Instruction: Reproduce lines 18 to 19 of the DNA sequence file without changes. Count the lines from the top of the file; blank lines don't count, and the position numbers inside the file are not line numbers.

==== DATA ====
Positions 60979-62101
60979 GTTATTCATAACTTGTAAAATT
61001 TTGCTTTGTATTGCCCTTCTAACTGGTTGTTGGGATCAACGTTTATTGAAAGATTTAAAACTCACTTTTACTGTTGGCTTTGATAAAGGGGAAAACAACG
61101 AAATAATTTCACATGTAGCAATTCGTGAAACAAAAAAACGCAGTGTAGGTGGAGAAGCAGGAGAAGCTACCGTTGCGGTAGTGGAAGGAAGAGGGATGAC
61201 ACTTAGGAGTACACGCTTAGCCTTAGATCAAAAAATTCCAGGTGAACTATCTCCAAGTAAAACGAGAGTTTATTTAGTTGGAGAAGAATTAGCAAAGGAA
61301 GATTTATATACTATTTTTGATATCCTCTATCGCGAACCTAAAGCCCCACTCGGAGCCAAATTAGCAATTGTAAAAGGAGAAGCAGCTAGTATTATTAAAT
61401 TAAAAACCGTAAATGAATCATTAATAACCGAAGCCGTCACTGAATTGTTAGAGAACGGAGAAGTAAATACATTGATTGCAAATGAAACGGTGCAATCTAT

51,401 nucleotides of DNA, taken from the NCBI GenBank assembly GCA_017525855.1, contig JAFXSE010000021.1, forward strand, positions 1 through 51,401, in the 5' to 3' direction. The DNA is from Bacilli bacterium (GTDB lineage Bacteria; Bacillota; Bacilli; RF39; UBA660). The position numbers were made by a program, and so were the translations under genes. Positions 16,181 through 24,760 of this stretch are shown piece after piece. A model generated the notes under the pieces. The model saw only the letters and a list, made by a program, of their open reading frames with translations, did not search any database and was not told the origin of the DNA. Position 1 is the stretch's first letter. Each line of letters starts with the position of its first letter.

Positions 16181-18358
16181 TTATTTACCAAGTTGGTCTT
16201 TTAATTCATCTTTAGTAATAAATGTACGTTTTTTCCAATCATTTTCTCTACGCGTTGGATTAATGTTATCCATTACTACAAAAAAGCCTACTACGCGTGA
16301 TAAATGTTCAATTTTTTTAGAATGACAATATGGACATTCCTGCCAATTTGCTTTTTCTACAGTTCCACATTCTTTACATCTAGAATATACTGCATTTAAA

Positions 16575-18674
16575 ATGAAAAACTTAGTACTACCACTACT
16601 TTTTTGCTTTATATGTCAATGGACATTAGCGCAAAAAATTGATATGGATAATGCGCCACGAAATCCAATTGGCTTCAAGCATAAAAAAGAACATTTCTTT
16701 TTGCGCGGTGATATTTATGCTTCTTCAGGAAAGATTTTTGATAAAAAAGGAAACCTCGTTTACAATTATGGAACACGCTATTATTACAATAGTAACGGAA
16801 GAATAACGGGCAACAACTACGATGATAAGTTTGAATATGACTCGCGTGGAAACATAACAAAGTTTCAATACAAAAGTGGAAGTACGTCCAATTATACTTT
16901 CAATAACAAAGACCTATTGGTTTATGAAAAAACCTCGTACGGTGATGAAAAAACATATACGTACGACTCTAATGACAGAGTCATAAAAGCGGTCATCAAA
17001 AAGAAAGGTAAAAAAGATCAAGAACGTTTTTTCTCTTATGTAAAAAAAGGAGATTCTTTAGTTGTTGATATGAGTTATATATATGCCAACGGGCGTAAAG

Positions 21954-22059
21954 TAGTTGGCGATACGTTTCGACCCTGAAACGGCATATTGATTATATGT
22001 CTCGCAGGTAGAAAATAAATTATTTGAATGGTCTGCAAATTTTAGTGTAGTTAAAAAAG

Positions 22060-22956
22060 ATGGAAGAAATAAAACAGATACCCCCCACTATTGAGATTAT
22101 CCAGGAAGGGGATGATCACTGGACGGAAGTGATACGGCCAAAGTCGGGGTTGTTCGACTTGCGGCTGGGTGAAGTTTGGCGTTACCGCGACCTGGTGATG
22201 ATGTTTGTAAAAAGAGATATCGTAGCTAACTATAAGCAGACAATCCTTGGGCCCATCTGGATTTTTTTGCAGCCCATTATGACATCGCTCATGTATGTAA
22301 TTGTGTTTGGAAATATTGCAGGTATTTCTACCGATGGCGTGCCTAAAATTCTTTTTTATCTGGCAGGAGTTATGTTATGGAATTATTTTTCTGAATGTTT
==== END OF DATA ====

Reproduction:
16901 CAATAACAAAGACCTATTGGTTTATGAAAAAACCTCGTACGGTGATGAAAAAACATATACGTACGACTCTAATGACAGAGTCATAAAAGCGGTCATCAAA
17001 AAGAAAGGTAAAAAAGATCAAGAACGTTTTTTCTCTTATGTAAAAAAAGGAGATTCTTTAGTTGTTGATATGAGTTATATATATGCCAACGGGCGTAAAG